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More Utah schools moving to online learning

By Jacob Klopfenstein, | Updated - Nov. 16, 2020 at 5:27 p.m. | Posted - Nov. 16, 2020 at 2:29 p.m.

SALT LAKE CITY — Two more Utah high schools and two junior highs will move to online learning as the state's current COVID-19 surge continues, while another school district said Monday it opposes a temporary suspension of extracurricular activities.

Also Monday, Utah doctors warned that they expect to see more cases of school-aged children hospitalized with a related inflammatory system syndrome.

Tooele High School and North Summit High School will move to online-only learning starting Tuesday, the school districts announced. Both schools will return in person on Nov. 30, after Thanksgiving break.

Tooele High School teachers will be reaching out to their students with more information, according to an announcement from the school. Per Utah Gov. Gary Herbert's emergency order, extracurricular activities will not resume until Nov. 24, and basketball and wrestling tryouts will begin on that day at Tooele High School.

Breakfast and lunch will also be provided for students to pick up. More information is available at Tooele High School's website.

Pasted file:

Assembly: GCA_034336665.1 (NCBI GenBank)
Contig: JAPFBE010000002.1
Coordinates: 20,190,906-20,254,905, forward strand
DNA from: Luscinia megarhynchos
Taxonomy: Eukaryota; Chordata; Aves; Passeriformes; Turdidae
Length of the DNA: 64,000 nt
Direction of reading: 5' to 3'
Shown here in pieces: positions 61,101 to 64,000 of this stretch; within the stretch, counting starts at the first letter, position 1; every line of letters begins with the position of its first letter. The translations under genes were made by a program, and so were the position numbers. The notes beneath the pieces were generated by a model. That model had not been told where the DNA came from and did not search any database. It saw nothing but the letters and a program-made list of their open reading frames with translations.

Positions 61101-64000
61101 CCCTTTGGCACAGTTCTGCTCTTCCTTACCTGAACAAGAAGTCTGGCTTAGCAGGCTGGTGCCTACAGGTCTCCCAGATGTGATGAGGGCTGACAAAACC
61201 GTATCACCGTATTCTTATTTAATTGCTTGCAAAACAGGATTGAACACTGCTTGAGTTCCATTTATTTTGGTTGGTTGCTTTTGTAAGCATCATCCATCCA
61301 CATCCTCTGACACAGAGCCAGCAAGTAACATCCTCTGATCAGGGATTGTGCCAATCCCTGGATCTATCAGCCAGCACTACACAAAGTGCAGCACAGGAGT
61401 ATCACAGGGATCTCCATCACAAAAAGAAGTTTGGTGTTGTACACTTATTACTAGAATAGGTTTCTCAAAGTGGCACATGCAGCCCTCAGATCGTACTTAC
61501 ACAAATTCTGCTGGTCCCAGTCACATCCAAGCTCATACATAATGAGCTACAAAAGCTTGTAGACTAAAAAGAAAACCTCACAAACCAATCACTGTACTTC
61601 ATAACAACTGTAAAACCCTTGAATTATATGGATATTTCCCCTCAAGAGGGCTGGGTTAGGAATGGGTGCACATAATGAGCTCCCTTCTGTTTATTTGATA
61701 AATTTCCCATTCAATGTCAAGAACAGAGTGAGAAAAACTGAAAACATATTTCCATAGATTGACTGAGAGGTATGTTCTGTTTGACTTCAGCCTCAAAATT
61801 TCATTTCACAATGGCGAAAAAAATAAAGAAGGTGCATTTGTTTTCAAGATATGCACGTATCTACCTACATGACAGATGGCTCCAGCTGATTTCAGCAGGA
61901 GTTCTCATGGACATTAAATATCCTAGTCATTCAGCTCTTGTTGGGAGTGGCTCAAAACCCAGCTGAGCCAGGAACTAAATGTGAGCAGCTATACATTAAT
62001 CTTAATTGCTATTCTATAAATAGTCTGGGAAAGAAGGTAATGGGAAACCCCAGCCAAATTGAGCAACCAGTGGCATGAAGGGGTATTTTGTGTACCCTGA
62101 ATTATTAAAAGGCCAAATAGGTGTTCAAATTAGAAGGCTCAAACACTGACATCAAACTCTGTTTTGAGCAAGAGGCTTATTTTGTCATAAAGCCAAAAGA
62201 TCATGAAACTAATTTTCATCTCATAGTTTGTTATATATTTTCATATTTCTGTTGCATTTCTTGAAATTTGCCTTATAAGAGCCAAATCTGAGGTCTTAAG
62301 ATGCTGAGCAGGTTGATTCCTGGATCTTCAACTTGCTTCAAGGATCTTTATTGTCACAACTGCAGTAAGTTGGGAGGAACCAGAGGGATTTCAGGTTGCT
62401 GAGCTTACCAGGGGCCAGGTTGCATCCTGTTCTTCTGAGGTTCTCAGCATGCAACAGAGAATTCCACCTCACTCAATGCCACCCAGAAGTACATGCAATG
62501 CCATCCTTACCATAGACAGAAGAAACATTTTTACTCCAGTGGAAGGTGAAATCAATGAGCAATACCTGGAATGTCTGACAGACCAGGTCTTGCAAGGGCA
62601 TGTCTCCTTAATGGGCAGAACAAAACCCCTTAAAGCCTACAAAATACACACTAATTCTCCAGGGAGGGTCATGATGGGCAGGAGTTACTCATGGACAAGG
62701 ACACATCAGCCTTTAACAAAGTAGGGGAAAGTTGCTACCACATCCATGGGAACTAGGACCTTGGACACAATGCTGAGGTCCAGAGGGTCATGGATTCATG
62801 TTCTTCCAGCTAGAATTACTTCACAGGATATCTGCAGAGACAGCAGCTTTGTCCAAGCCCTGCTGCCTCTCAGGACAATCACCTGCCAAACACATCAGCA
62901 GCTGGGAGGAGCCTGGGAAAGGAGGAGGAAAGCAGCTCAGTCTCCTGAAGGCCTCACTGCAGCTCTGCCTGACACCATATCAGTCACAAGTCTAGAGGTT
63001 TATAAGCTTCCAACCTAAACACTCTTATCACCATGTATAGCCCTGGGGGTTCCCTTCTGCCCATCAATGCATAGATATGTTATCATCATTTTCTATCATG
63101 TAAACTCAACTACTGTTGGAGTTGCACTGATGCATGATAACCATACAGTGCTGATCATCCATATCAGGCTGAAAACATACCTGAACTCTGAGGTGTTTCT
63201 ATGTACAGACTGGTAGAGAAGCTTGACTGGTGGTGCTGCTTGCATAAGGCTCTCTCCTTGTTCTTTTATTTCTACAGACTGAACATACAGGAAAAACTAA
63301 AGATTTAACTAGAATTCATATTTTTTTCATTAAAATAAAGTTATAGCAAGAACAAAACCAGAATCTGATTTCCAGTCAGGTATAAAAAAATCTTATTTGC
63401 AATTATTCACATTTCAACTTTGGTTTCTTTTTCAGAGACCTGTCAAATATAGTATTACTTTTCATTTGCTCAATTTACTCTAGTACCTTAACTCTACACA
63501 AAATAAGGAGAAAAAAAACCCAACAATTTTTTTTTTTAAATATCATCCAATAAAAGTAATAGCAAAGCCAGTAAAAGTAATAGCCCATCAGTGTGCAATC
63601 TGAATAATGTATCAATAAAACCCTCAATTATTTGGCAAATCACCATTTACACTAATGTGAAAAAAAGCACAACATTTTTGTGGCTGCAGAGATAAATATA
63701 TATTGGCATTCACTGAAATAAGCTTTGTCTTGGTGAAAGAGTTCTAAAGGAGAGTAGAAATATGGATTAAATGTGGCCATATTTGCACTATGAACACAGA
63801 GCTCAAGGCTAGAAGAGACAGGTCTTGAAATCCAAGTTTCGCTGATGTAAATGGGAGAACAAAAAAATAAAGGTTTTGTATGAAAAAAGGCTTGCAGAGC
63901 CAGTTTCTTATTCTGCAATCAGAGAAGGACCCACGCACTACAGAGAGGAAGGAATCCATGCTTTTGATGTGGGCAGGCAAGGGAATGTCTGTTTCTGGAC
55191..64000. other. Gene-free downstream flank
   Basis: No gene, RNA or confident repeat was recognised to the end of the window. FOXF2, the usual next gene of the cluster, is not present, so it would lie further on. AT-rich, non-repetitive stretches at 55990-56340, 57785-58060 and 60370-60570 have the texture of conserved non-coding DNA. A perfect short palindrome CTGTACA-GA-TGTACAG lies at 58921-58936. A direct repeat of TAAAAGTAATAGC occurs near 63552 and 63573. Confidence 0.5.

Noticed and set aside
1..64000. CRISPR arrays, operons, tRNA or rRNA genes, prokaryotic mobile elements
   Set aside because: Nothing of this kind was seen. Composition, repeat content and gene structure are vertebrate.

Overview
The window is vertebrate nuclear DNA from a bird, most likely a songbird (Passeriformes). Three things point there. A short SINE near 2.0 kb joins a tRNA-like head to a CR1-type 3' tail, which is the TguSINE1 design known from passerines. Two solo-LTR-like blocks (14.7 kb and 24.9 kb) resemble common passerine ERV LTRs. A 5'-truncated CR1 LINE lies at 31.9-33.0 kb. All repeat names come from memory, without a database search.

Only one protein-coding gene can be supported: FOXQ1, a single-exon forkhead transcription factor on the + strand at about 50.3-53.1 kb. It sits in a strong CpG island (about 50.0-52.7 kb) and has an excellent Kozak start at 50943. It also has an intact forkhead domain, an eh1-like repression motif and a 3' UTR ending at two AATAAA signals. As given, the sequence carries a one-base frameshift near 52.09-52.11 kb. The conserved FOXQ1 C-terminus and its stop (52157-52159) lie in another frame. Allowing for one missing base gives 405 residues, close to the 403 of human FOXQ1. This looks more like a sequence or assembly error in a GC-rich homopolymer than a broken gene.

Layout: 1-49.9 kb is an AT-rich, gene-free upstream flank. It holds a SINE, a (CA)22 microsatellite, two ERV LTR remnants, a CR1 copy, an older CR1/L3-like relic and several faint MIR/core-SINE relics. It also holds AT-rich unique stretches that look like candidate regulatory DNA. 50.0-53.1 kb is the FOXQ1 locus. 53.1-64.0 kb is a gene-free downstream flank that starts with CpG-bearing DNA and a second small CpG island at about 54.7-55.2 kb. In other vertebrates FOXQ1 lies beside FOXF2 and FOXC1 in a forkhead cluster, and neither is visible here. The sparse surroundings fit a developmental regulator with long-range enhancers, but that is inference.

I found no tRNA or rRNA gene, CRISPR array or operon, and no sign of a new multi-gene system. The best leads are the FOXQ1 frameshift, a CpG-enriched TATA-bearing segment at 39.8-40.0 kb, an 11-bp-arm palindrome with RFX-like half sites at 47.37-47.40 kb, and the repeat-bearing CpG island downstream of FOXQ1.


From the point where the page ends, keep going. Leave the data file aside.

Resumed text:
For North Summit High School, the move to online learning only affects the high school. Elementary and middle school students will continue in-person learning.

Legacy and Syracuse junior highs will also be transitioning to online learning due to the two schools experiencing 15 or more positive COVID-19 cases during the 14-day rolling count, according to the district dashboard. Tuesday will be used as a teacher preparation day. In-person classes are expected to resume on Dec. 1.

As more schools shift into remote learning, Uintah School Board has mailed a letter to Gov. Gary Herbert and other state officials stating that the board is unanimously opposed to any suspension of extracurricular sports and activities in our schools beyond Nov. 23.

"Some may view extracurricular activities as less important than what takes place in the classroom. We assert, however, that classroom learning is amplified by involvement in extracurricular activities, where teamwork, goal setting, time management, problem-solving, and leadership are taught and reinforced. We also know there are some kids in our schools who would stop attending were it not for the ability to participate in school sports, clubs, and activities," the letter stated.

According to the district, it is currently reporting fewer than a dozen positive COVID-19 cases districtwide during the 14-day period.

Contributing: Ashley Fredde,

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